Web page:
Tuesday, May 29, 2012

Run for this Cure JM Kid’s Life

16 clever quips

The good news is two meds have been dropped from Li’l Diva’s regular routine of pills and shots to keep her juvenile myositis in check.

i need a cure jm The bad news is we are visiting a local children’s hospital today so she can get a 4-hour IV of a new med, Rituximab, that may or may not help and carries with it the usual suspects of “rare” side effects.

You know: fever, aches and death from a brain infection.

It’s the see-saw battle we fight regularly; the tightrope we walk between employing a treatment that may finally reset her immune system to its proper working order and risking the potential dangers, short- and long-term, caused by introducing all these toxins into her system.

We have done this for nearly a decade now and we will continue to until the right combination of science and luck cures her. Giving up is not an option.

There’s nothing you kind people do during today’s infusion other than keep her in your thoughts and, if you are inclined that way, your prayers.

If you would like to do something beyond today, here’s my request:

Friday, May 25, 2012

Time for a Pupdate

21 clever quips

murphy-chairI squished in a puddle, which shouldn’t be news given the regular deluges in our suburbs this spring.

Except I was walking in my kitchen at the time.

I trekked upstream to the laundry room and pushed back the door. Inky liquid dribbled over the edge of the swamp we used to call “the slop sink.”

“Just what does this have to do with your dog?” you say, inferring correctly from the headline and photo.

Well, everything.

An emergency call to the plumber and a few hundred dollars later …

Wednesday, May 23, 2012

Chain-Reaction Letters I Never Sent

22 clever quips

Dear Connecticut Light & Power Company,
Thank you for sending the crew to trim trees in my neighborhood. monkey at typewriterAs you know by the repeated angry phone calls, our block has a tendency to lose electricity whenever someone in the vicinity sneezes too violently. However, the twigs your crew snipped off could barely take out a chipmunk let alone a power line.

Dear People for the Ethical Treatment of Animals (PETA),
I do not endorse the bludgeoning of chipmunks but to put your furry-minded minds at ease before I snap, I suggest you come immediately and liberate every little Alvin, Simon and Theodore residing in the Swiss cheese they have made of my lawn. If I were you (but I'm not because I consider cheeseburgers an essential food group), for added critter safety I would also put all the Chip and Dales from the surrounding properties into WITSEC.

Monday, May 21, 2012

Bra Shopping with Father

0 clever quips

junior miss bra

Some claim that I, a straight American male, am biologically hard-wired to notice the female breast. I won't argue with science.

Unless the breast in question belongs to my tweenage daughter.

Just the other day there she was: a sweet little thing in a princess gown, buckled snugly at 5-points in her car seat, singing about the yumminess of fruit salad. Then I blinked, and ... OMIGOD! WHERE DID THOSE COME FROM??!!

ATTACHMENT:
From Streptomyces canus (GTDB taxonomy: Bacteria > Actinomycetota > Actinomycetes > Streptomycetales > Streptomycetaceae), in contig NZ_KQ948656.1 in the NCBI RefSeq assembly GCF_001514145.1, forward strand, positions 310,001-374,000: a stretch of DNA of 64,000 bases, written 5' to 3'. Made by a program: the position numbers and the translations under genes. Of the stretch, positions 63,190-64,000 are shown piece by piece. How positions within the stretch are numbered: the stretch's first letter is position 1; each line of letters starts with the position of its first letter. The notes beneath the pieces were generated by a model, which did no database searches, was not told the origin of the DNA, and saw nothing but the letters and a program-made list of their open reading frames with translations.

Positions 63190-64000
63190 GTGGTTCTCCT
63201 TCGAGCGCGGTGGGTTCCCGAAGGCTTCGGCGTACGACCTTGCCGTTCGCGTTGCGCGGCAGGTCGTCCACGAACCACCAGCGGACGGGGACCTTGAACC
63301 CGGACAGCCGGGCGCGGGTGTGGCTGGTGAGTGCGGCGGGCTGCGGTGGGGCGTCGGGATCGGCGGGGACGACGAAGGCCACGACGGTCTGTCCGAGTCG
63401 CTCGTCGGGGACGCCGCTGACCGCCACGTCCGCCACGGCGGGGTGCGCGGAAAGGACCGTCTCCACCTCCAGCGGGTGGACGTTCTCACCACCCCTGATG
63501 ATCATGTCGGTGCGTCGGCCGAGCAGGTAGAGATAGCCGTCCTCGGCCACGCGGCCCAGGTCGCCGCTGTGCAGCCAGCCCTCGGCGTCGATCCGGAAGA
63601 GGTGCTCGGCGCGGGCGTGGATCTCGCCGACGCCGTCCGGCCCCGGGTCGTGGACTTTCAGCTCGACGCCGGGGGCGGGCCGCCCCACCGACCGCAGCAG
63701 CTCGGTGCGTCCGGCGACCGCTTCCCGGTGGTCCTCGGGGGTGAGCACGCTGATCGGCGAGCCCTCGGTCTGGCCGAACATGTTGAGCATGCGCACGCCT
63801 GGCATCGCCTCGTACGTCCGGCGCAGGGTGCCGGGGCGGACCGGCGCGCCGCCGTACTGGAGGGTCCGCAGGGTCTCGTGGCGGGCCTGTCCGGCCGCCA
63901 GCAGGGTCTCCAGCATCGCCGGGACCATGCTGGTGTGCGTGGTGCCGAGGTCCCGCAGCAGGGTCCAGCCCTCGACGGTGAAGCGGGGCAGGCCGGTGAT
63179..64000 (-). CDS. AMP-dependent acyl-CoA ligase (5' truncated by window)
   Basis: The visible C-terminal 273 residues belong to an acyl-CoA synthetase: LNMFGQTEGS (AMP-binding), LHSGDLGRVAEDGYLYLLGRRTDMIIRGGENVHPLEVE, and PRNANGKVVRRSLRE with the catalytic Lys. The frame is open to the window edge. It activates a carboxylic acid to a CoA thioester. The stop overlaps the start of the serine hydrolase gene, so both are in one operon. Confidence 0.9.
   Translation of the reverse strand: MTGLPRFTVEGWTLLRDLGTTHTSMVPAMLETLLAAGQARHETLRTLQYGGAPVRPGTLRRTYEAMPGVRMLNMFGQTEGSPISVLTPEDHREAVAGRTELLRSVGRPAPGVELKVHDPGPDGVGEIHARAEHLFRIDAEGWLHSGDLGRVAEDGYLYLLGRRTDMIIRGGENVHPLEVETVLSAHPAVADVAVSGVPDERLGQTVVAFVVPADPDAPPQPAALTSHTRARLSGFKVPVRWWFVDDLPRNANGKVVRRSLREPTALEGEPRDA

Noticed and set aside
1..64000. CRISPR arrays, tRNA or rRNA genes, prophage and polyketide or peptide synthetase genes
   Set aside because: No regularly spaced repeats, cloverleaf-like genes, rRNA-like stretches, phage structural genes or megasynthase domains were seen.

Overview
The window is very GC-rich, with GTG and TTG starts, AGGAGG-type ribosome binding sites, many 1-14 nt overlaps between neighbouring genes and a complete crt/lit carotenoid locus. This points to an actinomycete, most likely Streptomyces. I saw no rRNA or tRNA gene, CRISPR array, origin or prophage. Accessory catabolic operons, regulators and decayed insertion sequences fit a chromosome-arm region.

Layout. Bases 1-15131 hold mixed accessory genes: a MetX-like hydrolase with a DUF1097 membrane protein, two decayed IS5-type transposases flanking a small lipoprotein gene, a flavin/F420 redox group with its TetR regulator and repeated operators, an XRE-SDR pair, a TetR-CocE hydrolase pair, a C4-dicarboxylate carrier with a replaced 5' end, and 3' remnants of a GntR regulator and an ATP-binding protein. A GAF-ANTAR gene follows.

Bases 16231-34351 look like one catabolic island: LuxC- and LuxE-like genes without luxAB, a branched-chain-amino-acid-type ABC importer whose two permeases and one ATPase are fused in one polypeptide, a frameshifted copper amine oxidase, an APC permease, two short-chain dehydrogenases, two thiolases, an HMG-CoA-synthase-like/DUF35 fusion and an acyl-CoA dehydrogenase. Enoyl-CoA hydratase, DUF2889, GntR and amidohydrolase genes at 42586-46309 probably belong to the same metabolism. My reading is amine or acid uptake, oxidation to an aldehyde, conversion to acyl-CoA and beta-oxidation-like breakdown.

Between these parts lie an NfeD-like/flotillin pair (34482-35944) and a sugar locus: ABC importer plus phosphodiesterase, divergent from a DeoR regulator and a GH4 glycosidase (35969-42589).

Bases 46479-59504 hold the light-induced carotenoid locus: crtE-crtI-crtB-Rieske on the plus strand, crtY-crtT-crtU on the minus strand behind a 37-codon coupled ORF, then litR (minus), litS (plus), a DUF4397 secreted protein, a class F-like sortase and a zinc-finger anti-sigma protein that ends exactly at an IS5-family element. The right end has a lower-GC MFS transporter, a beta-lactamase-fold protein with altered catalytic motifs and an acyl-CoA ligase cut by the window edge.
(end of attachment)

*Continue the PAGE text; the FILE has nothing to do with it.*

After I recovered from hysterical blindness, my little angel announced that I needed to take her shopping.

For a bra.

"I need it for my dance recital Sunday," she said. "My costume has really thin straps so the teacher said I should get a strapless bra."

I know bra shopping is one thing she has done before (and would rather do) with the adult women in her life. So why me, Lord? Why now?

Process of elimination. My wife was on a business trip; my sister, on vacation. Ladies and gentlemen, I am literally … the booby prize.

"Uhhh," I said wittily, "To Target."

+ + +

I'm surprised by just how big the lingerie department here is. By big, I mean, their key demographic must be body doubles for Sofia Vergara. It's also dazzlingly colorful like one of those candy stores where the walls are lined with tube after tube of exotically flavored jelly beans. 

After wandering around, we find the juniors section. 

Seamless bandeau, structured bandeau, Spandau Ballet. 

Scoop, demi, Ashton.

I have not been this overwhelmed by selection since I shopped Home Depot for sheet metal screws.

"Will this work?" I say. "The tag says it's a convertible bra."

"No. It has straps."

"Doesn't convertible mean the top comes off?"

"I don't know," she says.

And I think to myself, I hope you never will until you're married.

It's then that I spot her: A woman by the sports bras with a cart. It's overflowing with a mish-mash of clothing, sporting goods and toys. More importantly, she wears a bright red jacket and a bull's eye name tag.

"Let me go ask that clerk ..."

"Daddy, nooooooooooooooooooo!"

"All right," I say. "Just remember that answer when you're on stage and the girls make an unexpected curtain call."

Finally, we find some strapless bras. They are in hot pink. In “passion purple.” Day Glo green. Vegas showgirls wear less flashy outfits.

Finally we locate a couple that would not be noticeable from a nautical mile in London fog. They also happen to be in her size.